10 Things I haven’t been quiet about


I’ve had a few comments suggesting I haven’t been blogging much lately. When it comes to this blog and The Future Diaries I haven’t been prolific lately, but I’ve been pretty active on my SoLoMo Consulting blog.

So, if you’ve missed me, here are 10 things I’ve been writing about lately:

  1. Climate Change Refugees. This one on The Future Diaries where I was looking back from the future when all the expat Kiwis and anyone else that wanted a clean green, safe environment was hightailing it back to New Zealand. Interesting to see recent stats back up that notion with migration hitting a 9 year high with one of the biggest groups this year entering New Zealand was Kiwis who had been away for a long time. When fresh non-recycled water becomes a rare commodity, watch them all run to the bottom of the planet.

    Fresh drinking water that hasn't been recycled

    Fresh drinking water that hasn’t been recycled

  2. Usage Based Insurance. I’ve mostly called it PAYD or Pay As You Drive. This story today is about insurance companies using Fleet Management data to determine risk and charge premiums based on how safe commercial drivers, particularly freight companies drive. Makes sense doesn’t it. Fleet Management would also give insurance companies advanced and near real time geographic risk profiles.
  3. Planning your Thanksgiving travel. The weekend is upon us and it seems ironic that we get together to be thankful, but the process makes it one of the most stressful weekends on the American calendar.
  4. I’ve blogged a lot about your mobile knowing where you are and what you’re up to. Now your mobile is starting to know what building you’re in and which floor you are on and retailers want to know.
  5. 19 car manufacturers have got together to ensure that you don’t stop buying their cars because they have embraced location based services. You want the features but you don’t want to give up your privacy. This is becoming a very hot topic.
  6. Take away all the traffic lights and intersection controls and you end up with safer streets. Really? Well it seems to be working in some places.
  7. Hacking Traffic Systems. I copped some flack from a traffic engineer over this, who said it is an old story and DOT’s are way to smart to risk being hacked. Phew, I am very relieved. No illegal green-waves here!
  8. A smart car ITS corridor in Europe. It makes sense to try it somewhere. Driver-less cars should be tested in a safe environment first IMHO.
  9. How big do you think Virgin Atlantic’s new Google Glass check-in service will be at your local airport? It may be a breeze, but I think there will be a lot of breeze between people who will use it.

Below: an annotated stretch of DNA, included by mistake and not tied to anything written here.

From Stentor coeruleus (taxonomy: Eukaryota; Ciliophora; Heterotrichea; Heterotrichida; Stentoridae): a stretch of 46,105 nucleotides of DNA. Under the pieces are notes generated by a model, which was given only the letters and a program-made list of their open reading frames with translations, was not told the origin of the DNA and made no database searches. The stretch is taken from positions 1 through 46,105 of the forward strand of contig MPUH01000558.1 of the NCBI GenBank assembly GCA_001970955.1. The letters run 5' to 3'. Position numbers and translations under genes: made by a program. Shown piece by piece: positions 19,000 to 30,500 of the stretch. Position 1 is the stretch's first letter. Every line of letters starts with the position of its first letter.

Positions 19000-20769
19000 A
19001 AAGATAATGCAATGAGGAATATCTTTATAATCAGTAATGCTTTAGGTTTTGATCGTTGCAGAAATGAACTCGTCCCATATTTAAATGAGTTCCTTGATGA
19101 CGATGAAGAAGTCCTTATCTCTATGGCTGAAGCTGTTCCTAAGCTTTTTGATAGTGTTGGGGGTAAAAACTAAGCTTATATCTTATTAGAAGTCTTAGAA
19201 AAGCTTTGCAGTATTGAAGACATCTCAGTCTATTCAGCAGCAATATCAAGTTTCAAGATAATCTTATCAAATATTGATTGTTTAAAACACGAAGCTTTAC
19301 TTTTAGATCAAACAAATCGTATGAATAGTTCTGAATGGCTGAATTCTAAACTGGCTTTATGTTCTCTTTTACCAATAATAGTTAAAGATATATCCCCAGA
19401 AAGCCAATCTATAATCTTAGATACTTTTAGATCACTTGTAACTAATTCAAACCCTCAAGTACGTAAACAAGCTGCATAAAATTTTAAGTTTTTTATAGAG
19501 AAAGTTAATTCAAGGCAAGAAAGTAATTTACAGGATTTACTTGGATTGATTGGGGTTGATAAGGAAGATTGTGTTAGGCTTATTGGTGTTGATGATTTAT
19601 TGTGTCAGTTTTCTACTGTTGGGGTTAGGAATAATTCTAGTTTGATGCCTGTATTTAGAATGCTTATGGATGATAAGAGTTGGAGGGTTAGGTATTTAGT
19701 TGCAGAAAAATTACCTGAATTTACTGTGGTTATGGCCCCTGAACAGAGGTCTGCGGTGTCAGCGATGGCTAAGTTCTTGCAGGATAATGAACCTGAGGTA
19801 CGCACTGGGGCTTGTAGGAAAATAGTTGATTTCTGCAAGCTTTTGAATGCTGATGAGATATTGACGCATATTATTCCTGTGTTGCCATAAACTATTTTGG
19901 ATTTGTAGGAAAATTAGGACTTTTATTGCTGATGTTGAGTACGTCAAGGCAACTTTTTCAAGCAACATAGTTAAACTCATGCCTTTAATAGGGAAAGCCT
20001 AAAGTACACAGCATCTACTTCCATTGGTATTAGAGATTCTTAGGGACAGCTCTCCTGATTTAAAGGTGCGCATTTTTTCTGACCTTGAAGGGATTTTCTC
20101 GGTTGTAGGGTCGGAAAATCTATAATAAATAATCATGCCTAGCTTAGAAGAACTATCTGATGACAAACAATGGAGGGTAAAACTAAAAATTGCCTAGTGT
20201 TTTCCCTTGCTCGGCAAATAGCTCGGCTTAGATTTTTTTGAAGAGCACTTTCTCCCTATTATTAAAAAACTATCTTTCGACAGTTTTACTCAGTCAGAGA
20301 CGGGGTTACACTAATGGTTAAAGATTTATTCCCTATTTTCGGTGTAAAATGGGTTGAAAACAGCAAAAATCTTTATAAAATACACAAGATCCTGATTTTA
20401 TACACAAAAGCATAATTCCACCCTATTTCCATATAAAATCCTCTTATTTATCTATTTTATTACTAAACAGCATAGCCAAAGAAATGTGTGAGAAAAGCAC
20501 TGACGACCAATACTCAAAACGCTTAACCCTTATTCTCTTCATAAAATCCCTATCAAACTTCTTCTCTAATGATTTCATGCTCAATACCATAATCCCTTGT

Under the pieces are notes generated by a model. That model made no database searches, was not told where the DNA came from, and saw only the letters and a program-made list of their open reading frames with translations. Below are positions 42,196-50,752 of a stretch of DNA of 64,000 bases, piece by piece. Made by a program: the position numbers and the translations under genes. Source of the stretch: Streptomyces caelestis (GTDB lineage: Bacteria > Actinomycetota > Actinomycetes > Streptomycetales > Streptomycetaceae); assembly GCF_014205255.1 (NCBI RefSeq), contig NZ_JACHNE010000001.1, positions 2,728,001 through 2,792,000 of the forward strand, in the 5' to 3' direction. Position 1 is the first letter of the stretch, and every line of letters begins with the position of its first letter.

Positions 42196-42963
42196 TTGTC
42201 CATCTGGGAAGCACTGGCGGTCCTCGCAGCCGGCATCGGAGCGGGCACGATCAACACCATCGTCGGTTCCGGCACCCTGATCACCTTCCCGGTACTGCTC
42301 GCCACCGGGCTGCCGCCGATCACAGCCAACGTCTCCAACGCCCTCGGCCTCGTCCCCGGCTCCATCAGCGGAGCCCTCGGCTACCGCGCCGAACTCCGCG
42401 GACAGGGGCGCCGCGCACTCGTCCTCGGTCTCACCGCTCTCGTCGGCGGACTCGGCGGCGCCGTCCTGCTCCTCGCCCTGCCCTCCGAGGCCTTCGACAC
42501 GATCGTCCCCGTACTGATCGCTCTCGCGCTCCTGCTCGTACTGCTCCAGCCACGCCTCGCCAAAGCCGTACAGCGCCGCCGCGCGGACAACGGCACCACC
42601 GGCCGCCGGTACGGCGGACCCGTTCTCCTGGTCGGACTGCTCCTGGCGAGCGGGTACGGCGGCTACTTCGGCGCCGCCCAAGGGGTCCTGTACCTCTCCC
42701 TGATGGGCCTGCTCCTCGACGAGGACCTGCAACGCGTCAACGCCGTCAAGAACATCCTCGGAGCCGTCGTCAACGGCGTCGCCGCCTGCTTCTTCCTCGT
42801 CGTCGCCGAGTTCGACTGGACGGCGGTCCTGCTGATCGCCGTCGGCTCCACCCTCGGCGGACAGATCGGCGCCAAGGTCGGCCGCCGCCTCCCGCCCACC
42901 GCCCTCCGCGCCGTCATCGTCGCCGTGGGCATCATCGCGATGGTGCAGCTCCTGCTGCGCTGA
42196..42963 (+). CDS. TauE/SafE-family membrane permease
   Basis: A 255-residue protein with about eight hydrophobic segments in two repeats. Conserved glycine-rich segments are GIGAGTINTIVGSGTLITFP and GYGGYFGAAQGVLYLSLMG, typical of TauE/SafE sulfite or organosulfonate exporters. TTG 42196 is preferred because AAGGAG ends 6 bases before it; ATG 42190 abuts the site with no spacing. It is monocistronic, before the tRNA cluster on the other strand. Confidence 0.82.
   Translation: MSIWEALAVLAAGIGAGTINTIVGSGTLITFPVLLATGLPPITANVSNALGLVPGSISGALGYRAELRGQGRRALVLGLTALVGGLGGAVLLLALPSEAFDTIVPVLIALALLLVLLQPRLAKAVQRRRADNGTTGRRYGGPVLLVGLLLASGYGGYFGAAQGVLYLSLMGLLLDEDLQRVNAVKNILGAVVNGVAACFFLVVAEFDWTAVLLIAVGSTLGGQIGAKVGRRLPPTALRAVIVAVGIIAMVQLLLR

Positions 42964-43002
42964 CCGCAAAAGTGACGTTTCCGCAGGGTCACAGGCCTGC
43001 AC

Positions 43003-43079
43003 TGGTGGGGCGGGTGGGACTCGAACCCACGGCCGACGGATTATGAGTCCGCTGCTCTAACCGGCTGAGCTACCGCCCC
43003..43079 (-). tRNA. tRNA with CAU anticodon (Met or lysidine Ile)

10. There is always a story about someone who crashes their vehicle and says the GPS nav made me do it. Here’s one about a truck driver who drove into a public park in Milwaukee and blamed his nav.

So as you can see, my fingers haven’t been idle. Hopefully there’s at least one story here to attract your interest and maybe a comment.

3,000 Teen Deaths from Texting and Driving


A study done by the Cohen’s Children’s Medical Center in New York, revealed that drinking and driving resulted in the death’s of 2,700 teens in the US, compared to 3,000 from texting and driving.

How about a quick, honest but anonymous poll:

I was listening to the Peggy Smedley Show this morning while cleaning the bathroom and enjoyed some great interviews in her Distracted Driving Month series. The topics were great, everything from the value of reversing cameras through to why car manufacturers are putting social media technology into their cars.

Anyway, a subject that peaked my interest was comparisons of factors impacting on or causing accidents.Talking or texting on the phone is one that that police and others who examine the results of motor accidents look for by default these days.

Peggy quoted a study (can’t remember which university) where they found that people with a blood alcohol level of .08 performed better behind the wheel than people who were using their mobile phone. If you want more detail, listen to Peggy’s back shows on her website or on iTunes, the latest ones being about Debunking Myths about Cellphones and Driving.

Just putting that into context, most people think that dialing a number (I only dial on my hands-free via voice commands with  Siri, or not at all these days) or sending a txt isn’t a big deal. I see ‘professional drivers’ holding their mobile up to their ear pretty much daily. One would assume they are sober, and mentally alert. I was also going to say relaxed, but if they were relaxed, they probably wouldn’t feel the need to take a personal risk, let alone knowing they are breaking the law; so you could surmise that they are already distracted and their minds are not on the road. Yet the study showed that drivers using their mobile were more distracted and less able to perform than those who were at a blood alcohol level where, according to a Blood Alcohol Chart on Wikipedia, they were at the upper range and would be experiencing:

  • Impaired reasoning
  • Reduced depth perception
  • Reduced peripheral vision
  • Reduced glare recovery; and behaviors including
  • Blunted feelings
  • Dis-inhibition; and
  • Extroversion

SheepI really enjoy listening to music when I drive and I have a full subscription to Spotify. I love it. My iPhone FM Transmitter sends it to my car stereo, while charging my phone. I like that. I have been guilty of occasionally looking down at my iPhone for the name of an artist or to skip a track. Our maximum legal driving speed on motorways and highways in New Zealand is 100kmph. Often that is on highways where kids play or cycle on the side of the road. All it takes is for a ball to bounce onto the road, or wandering stock to change things in an instant.

So I thought I’d have a look at the numbers and went to the Unitarium online speed calculator. I worked out that if my eyes were on my phone for 3 seconds (doesn’t sound like much) whilst driving at a legal 100km per hour, my eyes would have left the road  and I would have been oblivious to what was happening on it for 30 meters!